FLEMING ISLAND – A little over two years ago, Claire McCool stepped into the classroom with a demeanor that was quieter than usual...
FLEMING ISLAND – A little over two years ago, Claire McCool stepped into the classroom with a demeanor that was quieter than usual. There were no morning jokes. There was no discussion about the previous night’s homework. Some students assumed McCool was having a bad day, a rarity for her. Some students assumed she was mad.
McCool wasn’t having a bad day and she wasn’t mad.
Instead, the more than 20-year veteran teacher stood in front of class and told them she had been diagnosed with breast cancer. She also told them that she was going to beat it.
“I looked around and just everyone had the same look on their face – surprise and sadness,” said William Ferrell, a former student of McCool’s recalling that morning announcement. “How could something so bad happen to someone so good?
“It tore me up,” Ferrell said. “It tore all of us up.”
McCool, 62, of Fleming Island, died Nov. 20. She is survived by her husband, Mike McCool; children, Paige Salstrand (Lane), Mary Michael Charap (Kevin) and Lowry Peaks (Jason) and grandchildren, Elliott, Charlie, Ingram, Jane, Anna, Andrew and Jacob. She was born on August 24, 1955 in Mississippi to parents Robert and Barbara Ingram McCool.
News of her passing caused a wave of sentiment on social media. There were only good things to say about this teacher who had a positive impact on hundreds of Clay County students.
Olivia Sweat, one of McCool’s best friends and coworker of almost 20 years, was so proud of Clay High School and their ability to rally together around McCool to raise her up.
“After the news was out, we had shirts made and we all took a picture on the football field wearing them,” Sweat said. “You’ve never seen a school more cohesive, more prepared to come together, than Clay High did for Claire.”
Justin Faulkner, now the assistant principal at Orange Park High and previously an English teacher at Clay High, was one of many teachers and workers in the Clay County teaching community who donated their paid days off so McCool could undergo cancer treatment.
“It was the least we could do,” Faulkner said. “Any resource we could give, we did.”
Faulkner and McCool go back farther than coworkers. Faulkner was actually a student at Clay High who avoided taking McCool’s classes.
“I called her a mean lady, jokingly, when I was in school but I knew nothing,” Faulkner said. “It wasn’t until I started teaching that I realized how influential and how incredible this lady was.”
“For me, she was more than a teacher in the halls,” continued Faulkner. “She became a mentor, a teaching example and my friend.”
While Ferrell was away at college, he and McCool discussed a then-recent emergency surgery and how well she was doing after the operation over the phone. The surgery came at the recurrence of breast cancer in McCool. Sometime later, he learned that hospice had been called in.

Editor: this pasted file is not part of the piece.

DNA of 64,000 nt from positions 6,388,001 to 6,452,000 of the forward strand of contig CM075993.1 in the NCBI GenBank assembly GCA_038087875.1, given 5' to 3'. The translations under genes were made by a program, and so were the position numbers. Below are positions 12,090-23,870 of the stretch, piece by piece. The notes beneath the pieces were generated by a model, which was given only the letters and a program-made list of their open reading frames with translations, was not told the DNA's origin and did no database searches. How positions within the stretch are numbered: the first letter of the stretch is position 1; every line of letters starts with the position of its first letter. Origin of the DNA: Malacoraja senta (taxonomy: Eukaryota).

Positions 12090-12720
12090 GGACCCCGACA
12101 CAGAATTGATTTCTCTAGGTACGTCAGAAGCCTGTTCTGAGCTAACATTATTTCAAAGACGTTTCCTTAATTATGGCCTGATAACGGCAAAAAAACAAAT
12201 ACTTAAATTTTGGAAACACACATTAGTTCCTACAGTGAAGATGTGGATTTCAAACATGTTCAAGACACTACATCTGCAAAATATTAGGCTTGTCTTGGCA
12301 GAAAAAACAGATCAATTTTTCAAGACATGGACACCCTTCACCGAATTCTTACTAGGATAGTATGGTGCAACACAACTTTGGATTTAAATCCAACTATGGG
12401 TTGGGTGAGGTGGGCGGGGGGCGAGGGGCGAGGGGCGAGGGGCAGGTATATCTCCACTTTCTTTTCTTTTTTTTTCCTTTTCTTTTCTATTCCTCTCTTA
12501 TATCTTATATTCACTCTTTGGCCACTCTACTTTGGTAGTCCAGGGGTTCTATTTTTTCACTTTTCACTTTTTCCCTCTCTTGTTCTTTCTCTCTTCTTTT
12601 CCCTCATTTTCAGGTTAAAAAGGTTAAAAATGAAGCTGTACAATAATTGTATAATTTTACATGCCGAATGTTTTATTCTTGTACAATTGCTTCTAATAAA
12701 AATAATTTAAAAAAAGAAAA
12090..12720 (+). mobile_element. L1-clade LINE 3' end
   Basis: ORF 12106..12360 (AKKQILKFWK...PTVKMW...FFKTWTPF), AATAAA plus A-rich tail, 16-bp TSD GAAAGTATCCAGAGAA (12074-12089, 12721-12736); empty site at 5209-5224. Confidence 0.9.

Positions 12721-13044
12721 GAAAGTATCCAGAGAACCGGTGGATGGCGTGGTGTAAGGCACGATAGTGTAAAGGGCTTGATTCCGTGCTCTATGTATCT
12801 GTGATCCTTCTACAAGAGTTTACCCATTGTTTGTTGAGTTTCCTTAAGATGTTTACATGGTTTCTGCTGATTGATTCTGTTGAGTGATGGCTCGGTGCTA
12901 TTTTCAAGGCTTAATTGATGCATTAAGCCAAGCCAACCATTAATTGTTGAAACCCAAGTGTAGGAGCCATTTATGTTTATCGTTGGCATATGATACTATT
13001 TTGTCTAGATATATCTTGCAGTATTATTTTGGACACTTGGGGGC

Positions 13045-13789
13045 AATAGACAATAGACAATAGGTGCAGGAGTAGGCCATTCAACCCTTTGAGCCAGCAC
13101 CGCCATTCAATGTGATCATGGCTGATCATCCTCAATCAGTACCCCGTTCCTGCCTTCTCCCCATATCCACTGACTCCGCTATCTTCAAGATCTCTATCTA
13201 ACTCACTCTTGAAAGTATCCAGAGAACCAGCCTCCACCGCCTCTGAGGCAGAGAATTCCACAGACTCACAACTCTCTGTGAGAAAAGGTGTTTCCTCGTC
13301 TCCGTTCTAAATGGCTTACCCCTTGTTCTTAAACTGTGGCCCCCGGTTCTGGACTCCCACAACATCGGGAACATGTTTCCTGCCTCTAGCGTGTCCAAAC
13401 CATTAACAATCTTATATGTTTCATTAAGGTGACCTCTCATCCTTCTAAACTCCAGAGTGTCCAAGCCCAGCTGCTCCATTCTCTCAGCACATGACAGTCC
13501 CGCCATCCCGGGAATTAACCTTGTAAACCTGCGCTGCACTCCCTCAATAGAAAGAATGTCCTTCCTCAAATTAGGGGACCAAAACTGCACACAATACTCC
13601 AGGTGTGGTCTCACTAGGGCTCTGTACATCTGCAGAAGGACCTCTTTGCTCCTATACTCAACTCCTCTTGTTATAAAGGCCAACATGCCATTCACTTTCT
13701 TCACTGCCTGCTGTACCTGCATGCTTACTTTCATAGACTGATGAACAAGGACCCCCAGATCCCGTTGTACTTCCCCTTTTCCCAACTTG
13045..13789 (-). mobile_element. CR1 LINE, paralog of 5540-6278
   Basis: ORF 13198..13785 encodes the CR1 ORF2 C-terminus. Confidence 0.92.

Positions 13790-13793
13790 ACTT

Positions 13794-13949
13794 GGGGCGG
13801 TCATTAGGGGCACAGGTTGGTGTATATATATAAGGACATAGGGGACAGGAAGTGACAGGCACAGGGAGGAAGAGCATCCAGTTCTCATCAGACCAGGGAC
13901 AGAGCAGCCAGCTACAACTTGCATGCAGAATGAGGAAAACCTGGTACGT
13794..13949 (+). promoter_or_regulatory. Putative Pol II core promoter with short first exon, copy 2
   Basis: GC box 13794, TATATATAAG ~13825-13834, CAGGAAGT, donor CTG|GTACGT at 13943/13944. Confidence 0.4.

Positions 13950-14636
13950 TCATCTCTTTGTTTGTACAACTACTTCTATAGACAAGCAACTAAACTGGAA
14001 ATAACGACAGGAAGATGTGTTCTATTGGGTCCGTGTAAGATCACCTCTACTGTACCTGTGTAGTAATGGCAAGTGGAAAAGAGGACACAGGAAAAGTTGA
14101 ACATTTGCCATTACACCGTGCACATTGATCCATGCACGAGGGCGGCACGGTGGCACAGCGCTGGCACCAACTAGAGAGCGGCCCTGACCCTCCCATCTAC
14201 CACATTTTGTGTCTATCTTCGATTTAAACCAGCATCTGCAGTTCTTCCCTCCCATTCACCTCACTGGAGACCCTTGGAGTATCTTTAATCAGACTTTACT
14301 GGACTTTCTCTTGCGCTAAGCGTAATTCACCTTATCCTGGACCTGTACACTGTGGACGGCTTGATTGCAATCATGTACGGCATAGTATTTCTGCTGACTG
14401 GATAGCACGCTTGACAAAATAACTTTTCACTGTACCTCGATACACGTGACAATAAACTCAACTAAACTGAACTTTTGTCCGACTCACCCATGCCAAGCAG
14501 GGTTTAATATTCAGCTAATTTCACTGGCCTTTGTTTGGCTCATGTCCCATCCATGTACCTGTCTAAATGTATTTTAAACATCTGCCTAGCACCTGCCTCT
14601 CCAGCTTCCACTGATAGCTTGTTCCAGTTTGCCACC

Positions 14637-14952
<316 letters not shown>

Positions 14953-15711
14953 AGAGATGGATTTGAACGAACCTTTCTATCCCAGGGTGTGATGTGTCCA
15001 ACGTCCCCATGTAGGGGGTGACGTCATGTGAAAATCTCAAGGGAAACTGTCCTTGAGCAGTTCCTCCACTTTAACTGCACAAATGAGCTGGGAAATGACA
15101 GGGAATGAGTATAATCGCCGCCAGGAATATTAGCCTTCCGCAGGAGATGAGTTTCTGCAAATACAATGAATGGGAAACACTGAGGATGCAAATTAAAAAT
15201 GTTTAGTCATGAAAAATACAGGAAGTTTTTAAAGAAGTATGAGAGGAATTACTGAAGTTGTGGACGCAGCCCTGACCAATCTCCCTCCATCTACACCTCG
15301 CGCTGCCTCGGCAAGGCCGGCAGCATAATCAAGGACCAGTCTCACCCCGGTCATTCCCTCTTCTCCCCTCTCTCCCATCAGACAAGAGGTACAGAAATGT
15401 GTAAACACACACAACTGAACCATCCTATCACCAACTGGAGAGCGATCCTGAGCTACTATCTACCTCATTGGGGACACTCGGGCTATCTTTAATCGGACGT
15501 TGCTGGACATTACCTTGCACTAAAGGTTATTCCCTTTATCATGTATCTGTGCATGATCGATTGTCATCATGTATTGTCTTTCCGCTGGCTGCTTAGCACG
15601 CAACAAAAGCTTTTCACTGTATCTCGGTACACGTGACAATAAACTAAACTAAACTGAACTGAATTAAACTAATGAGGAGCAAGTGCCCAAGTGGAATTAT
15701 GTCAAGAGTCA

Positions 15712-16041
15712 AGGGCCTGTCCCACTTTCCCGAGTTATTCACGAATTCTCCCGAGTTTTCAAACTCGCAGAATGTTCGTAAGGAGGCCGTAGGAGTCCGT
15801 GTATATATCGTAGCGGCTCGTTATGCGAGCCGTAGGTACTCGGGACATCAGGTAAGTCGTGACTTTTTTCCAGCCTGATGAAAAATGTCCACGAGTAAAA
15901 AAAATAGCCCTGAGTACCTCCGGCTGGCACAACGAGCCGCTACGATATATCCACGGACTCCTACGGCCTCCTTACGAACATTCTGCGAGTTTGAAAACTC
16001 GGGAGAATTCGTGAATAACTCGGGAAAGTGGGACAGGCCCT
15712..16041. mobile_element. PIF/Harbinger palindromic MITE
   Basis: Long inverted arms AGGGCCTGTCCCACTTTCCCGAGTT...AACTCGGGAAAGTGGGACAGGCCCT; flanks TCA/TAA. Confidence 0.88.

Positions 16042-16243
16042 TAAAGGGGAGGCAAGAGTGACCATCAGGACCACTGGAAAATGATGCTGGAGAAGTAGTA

Three weeks after the arrival of hospice, McCool passed away in the early morning, surrounded by her loved ones.
“It is with great sadness that I announce the passing of my best friend, my girlfriend and my wife of 40 years,” said Mike McCool, her husband, in a Facebook post on Nov. 20.
McCool used to joke with her classroom about her boyfriend, who everyone knew was secretly her husband.
Students and teachers alike were out of school for the week when they heard of her passing. When they returned to school the following Monday, a moment of silence was held but this moment of silence stayed for the rest of the day.
“We had a moment of silence over the intercom the Monday we got back,” said Cary Dicks, the principal of Clay High. “The rest of the day was quiet and somber but even though it’s sad she is no longer with us, she made an impact on us that we will never forget.”
In her passing, Hunter Alexander, a previous student of McCool, laments the loss of what he calls a once-in-a-lifetime person.
“You don’t run into people like her on an everyday basis,” Alexander said. “She was easily one of the best people I have ever been around.
“Me and so many others lost a mother figure, a second mom,” finished Alexander. “She was there for me when I needed someone to talk to, no matter what it was about, no matter what time.”
Weeks after her passing, Faulkner continues to follow the example McCool set for him many years ago. Even when hiring a new teacher, Faulkner looks to McCool. She showed him what a teacher can be in a student’s life, showed him that teachers can transcend the classroom and be a force of positive change in people’s lives.
Faulkner hopes that despite her passing, people remember the legacy and foundation for change McCool laid out for those who knew her, and even those who didn’t.
“The big takeaway from her life that I will never forget, and I hope nobody ever does, is that no matter what you do, no matter what your job is or what your station is in life, that if you can love people and love them well, you’ve done humankind a service,” Faulkner said.
Sweat said with McCool’s death, she lost one of her best friends. Despite that loss though, she promises to never forget the love she had for McCool, the love the community had for her and the way that McCool reciprocated it tenfold.
A memorial service will be held for McCool at 2 p.m. on Dec. 15 at Hibernia Baptist Church on Fleming Island with Pastor Scott Yirka officiating.
In lieu of flowers, memorial contributions in her name may be made to Haven Hospice at 745 Blanding Blvd., Orange Park, FL 32065 or www.beyourhaven.org/how-you-can-help/donate-now
“She loved us all. I loved her,” Sweat said through trembling words and tears. “I think that everyone loved her.”